Relatively little is known about how this species behaves in the wild. Rusty-spotted cats are believed to be predominantly nocturnal and prey on birds and rodents. They have been observed hiding in trees, likely to avoid larger predators.
The IUCN lists this species is as Near Threatened, close to being considered Vulnerable. The cats face risks from habitat loss and fragmentation as land is converted for urban expansion, industry and other human uses.
The sand cat (Felis margarita) is the only truly desert-dwelling cat in the world, found in parts of northern Africa, the Middle East and central Asia. They are a small species, with bodies about 51 centimetres long.
Sand cats are known to survive in temperatures of 40°C in summer down to -25°C in winter. They will generally escape extreme heat by spending the day underground in burrows that they dig or co-opt from other animals. They then emerge at night to hunt when it is cooler.
These cats mostly prey on small rodents such as jerboas, spiny mice, gerbils and jirds, but will also hunt small birds, reptiles and sometimes locusts. When prey is hidden underground, sand cats will dig to find it. They will also occasionally cover up their kills with sand and return for them later.
These desert specialists don't need regular access to water, getting all that they need from their prey - although they will drink if water is available.
The jaguarundi (Herpailurus yagouaroundi) looks a little bit like an otter, with an elongated body of about 70 centimetres, rounded ears, a small snout and short legs. But it is a wild cat found in central and South America.
Jaguarundis live in a range of habitats from rainforests to deserts, but in more open areas they usually stick to vegetation for cover. They are very agile when moving above ground through the trees. They hunt during the day, usually preying on small mammals, birds and reptiles.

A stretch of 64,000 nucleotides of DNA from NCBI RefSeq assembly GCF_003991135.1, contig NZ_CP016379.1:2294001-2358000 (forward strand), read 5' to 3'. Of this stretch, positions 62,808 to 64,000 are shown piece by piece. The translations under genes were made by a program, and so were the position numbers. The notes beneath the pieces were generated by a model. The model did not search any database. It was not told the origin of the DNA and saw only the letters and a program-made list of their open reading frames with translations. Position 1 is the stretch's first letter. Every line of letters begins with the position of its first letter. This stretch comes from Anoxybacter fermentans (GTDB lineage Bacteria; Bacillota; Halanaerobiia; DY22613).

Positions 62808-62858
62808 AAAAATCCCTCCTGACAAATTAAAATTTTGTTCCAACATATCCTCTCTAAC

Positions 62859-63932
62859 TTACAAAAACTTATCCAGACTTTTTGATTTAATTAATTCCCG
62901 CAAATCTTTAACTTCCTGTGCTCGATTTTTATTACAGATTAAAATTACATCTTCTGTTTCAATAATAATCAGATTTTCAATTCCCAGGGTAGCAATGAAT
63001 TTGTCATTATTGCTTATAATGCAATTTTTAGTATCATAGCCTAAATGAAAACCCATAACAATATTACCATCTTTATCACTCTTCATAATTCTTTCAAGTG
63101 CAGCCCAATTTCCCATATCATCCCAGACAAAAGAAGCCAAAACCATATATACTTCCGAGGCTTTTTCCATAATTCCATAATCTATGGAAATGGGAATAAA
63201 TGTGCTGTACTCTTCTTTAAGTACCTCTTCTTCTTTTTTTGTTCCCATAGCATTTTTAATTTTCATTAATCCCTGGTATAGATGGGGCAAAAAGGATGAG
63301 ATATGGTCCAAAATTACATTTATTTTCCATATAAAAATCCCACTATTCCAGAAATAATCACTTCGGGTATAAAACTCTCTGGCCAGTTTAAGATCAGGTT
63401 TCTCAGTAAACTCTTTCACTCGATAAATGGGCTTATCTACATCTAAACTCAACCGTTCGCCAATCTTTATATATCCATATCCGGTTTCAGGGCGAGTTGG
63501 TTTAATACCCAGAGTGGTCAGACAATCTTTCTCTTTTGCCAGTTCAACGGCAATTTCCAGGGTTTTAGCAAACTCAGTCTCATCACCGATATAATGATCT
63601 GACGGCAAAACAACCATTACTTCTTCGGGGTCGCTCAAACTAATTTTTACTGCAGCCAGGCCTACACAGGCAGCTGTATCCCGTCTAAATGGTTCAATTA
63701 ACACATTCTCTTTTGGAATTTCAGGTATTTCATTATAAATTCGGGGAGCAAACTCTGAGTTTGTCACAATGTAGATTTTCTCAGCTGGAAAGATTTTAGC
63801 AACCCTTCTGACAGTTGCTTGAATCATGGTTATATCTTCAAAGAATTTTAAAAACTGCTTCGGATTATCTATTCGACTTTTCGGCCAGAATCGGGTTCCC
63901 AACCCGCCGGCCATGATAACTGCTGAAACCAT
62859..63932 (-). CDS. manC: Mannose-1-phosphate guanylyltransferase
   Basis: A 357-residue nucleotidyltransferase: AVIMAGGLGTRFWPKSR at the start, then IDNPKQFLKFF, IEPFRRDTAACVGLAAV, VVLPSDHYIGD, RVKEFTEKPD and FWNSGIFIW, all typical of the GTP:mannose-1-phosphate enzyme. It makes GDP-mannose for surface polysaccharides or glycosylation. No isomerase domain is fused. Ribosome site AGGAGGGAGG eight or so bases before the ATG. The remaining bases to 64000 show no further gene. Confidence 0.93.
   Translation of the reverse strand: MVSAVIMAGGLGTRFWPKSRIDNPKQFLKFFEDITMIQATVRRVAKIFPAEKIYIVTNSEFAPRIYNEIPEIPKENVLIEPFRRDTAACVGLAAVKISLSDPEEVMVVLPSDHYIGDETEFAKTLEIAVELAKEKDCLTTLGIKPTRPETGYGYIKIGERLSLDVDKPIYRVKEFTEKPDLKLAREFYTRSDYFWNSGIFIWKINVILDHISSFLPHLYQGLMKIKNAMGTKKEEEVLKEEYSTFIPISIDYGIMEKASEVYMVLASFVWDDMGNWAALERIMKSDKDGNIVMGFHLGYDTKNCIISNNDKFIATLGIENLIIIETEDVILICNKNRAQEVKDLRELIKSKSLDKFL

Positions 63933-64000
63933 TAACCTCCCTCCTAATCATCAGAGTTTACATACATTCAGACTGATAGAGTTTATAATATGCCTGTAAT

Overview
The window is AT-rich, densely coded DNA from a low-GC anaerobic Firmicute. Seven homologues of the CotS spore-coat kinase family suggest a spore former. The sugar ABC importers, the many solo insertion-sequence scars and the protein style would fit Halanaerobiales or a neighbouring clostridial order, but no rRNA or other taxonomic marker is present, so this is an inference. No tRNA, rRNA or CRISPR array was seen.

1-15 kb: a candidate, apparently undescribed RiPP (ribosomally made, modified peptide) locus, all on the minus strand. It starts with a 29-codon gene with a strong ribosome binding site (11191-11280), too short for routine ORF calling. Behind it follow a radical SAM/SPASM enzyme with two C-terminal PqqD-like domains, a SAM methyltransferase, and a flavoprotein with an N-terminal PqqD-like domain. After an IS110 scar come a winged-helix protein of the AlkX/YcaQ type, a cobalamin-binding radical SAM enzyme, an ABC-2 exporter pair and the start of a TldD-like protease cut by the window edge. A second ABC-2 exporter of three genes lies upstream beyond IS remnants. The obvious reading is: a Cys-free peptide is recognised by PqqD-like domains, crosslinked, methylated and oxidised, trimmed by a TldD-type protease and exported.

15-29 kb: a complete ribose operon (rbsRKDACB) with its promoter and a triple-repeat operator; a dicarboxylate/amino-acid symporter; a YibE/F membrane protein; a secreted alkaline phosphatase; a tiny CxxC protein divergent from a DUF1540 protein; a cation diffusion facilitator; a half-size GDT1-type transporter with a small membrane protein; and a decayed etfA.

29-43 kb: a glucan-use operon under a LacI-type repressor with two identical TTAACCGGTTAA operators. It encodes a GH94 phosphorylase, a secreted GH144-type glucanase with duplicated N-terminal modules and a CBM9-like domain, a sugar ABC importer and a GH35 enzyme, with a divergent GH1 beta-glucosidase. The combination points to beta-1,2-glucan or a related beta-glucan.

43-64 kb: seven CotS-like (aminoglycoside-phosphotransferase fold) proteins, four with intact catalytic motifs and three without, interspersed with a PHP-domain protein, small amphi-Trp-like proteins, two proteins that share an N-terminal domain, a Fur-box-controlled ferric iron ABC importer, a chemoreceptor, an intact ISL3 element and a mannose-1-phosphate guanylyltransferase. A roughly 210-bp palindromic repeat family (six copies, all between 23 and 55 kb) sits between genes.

There are several colour morphs of this species, even within the same litter. These cats can be dark brownish-black, grey or reddish yellow.
Jaguarundis are another species at risk from habitat loss and fragmentation, particularly caused by the expansion of agriculture. They are commonly killed for preying on poultry and will sometimes be caught in traps set for more commercially valuable species.
Clouded leopards (Neofelis nebulosa) are found in parts of southeast Asia, as far south as the Malay Peninsula. The species is also known as the mainland clouded leopard to help distinguish it from the Sunda clouded leopard that is found on Borneo and Sumatra.
The clouded leopard gets its common name from the cloud-like pattern of black and dark grey blotches along its body. Compared to other cat species, it also has quite short limbs and an exceptionally long tail and canine teeth.
These cats have an average body length of about 85 centimetres. They are usually found in rainforests and are highly arboreal (meaning living in trees) and nocturnal. They hunt a variety of animals including primates, deer, pangolins, rodents and birds.
Clouded leopards are listed as Vulnerable by the IUCN. They are at high risk of habitat loss due to extensive deforestation. They are also hunted by humans, with their skins, bones and meat all desirable in the illegal wildlife trade. Live animals are also sold as exotic pets.
Caracals (Caracal caracal) are a wild cat species found in Africa, the Middle East and central Asia in a range of habitats from semi-desert to open savannah. These are medium-sized, stocky cats with a body length of about 74 centimetres and are easily identified by their sandy fur, distinctive black stripes on the forehead and large ear tufts.
Caracals will hunt small- to medium-sized mammals, including smaller antelopes, as well as reptiles, rodents and some plants. They are also excellent bird hunters, able to leap up more than four metres to capture their prey in mid-air.
These cats are at risk from retaliatory killing by farmers, as they will sometimes prey on livestock. Habitat loss and fragmentation are also problems for this species, and it may be close to extinction in parts of its range, such as India.